Source: "Confronting the New Health Care Crisis: Improving Health Care Quality and Lowering Costs By Fixing Our Medical Liability System," July 24, 2002, Office of the Assistant Secretary for Planning and Evaluation, U.S. Department of Health and Human Services.
|caps on damages?||rufus|
Aug 22, 2003 7:59 AM
|how about instead, we put caps on the price of malpractice insurance?
of course, there's no way in hell that would ever get passed, due to the insurance lobby.
|How could that possibly work?||TJeanloz|
Aug 25, 2003 9:59 AM
|The insurance companies will have to charge some premium over what they pay out, or else they wouldn't really be in business, would they?|
|insurance companies make money by investing||rufus|
Aug 25, 2003 12:48 PM
|which is one of the reasons their rates have gone up so much. they are publicly traded companies who must show continued growth and profits for their shareholders. when the market collapsed, so did their revenue stream, and their only way to continue to show business growth was to raise rates.
i'm not saying cap their rates at, or less than their payouts. but they make hand over fist more than that and they don't need to. cap rates, and the rise stops. some companies may not like it, but so what. let them move on to some other business model if they feel they aren't making enough. somehow, i think they'd have a harder time making money elsewhere.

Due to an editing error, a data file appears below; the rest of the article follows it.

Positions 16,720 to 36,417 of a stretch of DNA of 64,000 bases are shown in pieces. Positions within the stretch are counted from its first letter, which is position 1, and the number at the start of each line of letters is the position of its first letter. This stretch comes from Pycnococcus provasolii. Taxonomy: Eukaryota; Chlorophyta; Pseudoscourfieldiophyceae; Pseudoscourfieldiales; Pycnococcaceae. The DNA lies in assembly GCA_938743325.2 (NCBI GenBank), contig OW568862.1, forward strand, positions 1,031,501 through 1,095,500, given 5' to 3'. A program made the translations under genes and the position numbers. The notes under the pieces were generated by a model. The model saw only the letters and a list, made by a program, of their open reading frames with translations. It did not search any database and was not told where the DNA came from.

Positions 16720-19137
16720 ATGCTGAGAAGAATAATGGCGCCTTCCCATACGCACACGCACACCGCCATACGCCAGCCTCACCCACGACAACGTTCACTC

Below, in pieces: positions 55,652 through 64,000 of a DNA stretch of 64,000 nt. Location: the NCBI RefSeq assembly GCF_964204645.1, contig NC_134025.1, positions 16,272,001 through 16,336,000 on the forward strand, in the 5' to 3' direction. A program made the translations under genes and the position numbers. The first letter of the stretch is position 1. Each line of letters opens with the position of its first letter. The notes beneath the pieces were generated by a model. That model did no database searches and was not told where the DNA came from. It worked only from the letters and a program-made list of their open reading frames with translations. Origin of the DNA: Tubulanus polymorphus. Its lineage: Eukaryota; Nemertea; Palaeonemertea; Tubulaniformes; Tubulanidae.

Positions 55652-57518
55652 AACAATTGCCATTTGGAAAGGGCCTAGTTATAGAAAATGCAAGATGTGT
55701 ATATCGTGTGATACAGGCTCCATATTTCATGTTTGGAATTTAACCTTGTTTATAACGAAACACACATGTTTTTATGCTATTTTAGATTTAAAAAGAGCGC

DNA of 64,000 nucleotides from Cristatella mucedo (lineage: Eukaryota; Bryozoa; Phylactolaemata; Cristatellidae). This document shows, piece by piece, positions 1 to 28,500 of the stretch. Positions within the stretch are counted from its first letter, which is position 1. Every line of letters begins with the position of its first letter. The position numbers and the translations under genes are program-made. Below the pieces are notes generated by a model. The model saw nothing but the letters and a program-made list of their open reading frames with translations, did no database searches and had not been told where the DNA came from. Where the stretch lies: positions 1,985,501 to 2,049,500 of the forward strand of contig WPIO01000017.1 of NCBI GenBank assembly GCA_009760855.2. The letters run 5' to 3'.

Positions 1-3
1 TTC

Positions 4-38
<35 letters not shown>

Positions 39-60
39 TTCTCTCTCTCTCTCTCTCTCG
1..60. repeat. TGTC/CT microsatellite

|12% less looks MUCH better to me.||dr hoo|
Aug 22, 2003 8:53 AM
|Show me a business that wouldn't JUMP at that kind of cost savings.|
|The Administration's role in the economy||jtolleson|
Aug 22, 2003 7:27 AM
|While I agree that it is unfair to lay the current state of the economy en toto at the foot of the White House, it is equally unfair to say that Mr. Bush is being blamed for an ordinary economic downturn which is part of a cycle beyond his control.
A burgeoning federal debt IS straining our economic markets, and is a direct result of his extremist approach to federal taxing and spending. A true fiscal conservative would strive for a balanced budget, not merely tax cuts. He wants to have his cake and eat it too, and I think that's irresponsible.
I will not be bribed with paltry mid-year refunds while our federal government behaves like a teenager with a VISA card, and I do lay the blame for that at Mr. Bush's feet. He has never even come CLOSE to sending a balanced budget to Congress, unlike his predecessor.
|The Administration's role in the economy||TJeanloz|
Aug 22, 2003 7:32 AM
|I don't want to sound like a complete jackass, but could you back up the "burgeoning federal debt IS straining our economic markets" statement.
Dow and NASDAQ are universally up since the deficit began to grow. The bond market, which is most directly effected by government debt, has not faltered beyond what would be expected, given the rise in the equity markets. Interest rates remain near all time lows (they would be rising rapidly if government debt was putting pressure on the market).